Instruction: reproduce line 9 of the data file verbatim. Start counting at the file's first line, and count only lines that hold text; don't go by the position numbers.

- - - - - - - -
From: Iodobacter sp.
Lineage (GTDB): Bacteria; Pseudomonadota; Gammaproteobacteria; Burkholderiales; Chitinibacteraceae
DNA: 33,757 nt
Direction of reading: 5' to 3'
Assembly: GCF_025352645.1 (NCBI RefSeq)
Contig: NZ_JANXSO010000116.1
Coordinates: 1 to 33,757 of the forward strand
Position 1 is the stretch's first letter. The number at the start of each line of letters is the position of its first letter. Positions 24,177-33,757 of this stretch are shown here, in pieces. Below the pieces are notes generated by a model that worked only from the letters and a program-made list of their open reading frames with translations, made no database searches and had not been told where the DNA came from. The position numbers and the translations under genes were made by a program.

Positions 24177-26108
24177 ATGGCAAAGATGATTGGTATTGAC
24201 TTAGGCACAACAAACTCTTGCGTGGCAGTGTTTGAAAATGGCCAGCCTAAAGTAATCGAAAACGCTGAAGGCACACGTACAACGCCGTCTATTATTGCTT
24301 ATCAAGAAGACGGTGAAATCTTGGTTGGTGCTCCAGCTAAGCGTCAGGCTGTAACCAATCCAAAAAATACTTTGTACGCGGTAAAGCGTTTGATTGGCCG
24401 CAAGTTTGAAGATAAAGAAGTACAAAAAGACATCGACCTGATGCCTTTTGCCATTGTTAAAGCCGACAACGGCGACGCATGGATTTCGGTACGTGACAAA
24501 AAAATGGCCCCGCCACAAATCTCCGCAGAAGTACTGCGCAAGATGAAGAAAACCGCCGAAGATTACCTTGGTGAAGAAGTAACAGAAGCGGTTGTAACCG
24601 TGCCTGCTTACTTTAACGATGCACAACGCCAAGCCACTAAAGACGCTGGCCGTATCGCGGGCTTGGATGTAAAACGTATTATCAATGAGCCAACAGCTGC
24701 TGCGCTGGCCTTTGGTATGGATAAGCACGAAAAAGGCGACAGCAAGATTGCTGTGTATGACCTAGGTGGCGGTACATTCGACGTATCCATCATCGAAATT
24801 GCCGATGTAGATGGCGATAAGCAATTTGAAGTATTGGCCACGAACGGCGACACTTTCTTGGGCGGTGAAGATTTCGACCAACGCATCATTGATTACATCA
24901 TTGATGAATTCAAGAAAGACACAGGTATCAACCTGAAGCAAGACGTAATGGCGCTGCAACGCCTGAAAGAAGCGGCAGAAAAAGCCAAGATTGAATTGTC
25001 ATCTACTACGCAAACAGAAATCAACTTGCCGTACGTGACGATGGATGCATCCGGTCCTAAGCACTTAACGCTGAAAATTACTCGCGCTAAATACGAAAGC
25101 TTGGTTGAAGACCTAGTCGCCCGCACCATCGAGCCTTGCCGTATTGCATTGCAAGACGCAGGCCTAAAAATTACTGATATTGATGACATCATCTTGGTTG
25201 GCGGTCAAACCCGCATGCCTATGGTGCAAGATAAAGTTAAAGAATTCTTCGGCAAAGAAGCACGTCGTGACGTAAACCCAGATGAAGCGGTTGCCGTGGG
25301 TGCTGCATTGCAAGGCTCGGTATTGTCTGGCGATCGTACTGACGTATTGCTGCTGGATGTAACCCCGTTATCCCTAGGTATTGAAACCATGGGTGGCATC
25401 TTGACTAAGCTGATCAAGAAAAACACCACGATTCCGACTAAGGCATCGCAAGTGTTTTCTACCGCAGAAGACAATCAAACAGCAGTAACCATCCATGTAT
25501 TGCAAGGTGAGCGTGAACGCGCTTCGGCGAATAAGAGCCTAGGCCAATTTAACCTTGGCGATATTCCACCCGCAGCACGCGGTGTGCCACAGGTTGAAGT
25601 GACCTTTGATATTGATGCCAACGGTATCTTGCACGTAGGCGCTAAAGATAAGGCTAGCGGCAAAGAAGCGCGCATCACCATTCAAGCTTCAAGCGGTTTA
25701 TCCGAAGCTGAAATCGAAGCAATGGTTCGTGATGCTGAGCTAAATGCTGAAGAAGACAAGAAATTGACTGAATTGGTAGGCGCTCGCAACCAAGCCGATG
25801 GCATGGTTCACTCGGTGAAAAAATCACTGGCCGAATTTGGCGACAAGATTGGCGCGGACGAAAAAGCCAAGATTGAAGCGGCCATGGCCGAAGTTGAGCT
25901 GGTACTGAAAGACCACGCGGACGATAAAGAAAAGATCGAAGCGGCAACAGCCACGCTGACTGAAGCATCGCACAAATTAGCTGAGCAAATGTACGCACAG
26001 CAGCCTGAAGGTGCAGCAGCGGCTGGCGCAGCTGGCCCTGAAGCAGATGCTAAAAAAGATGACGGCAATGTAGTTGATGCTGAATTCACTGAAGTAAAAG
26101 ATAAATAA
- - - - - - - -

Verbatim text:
Positions 24177-26108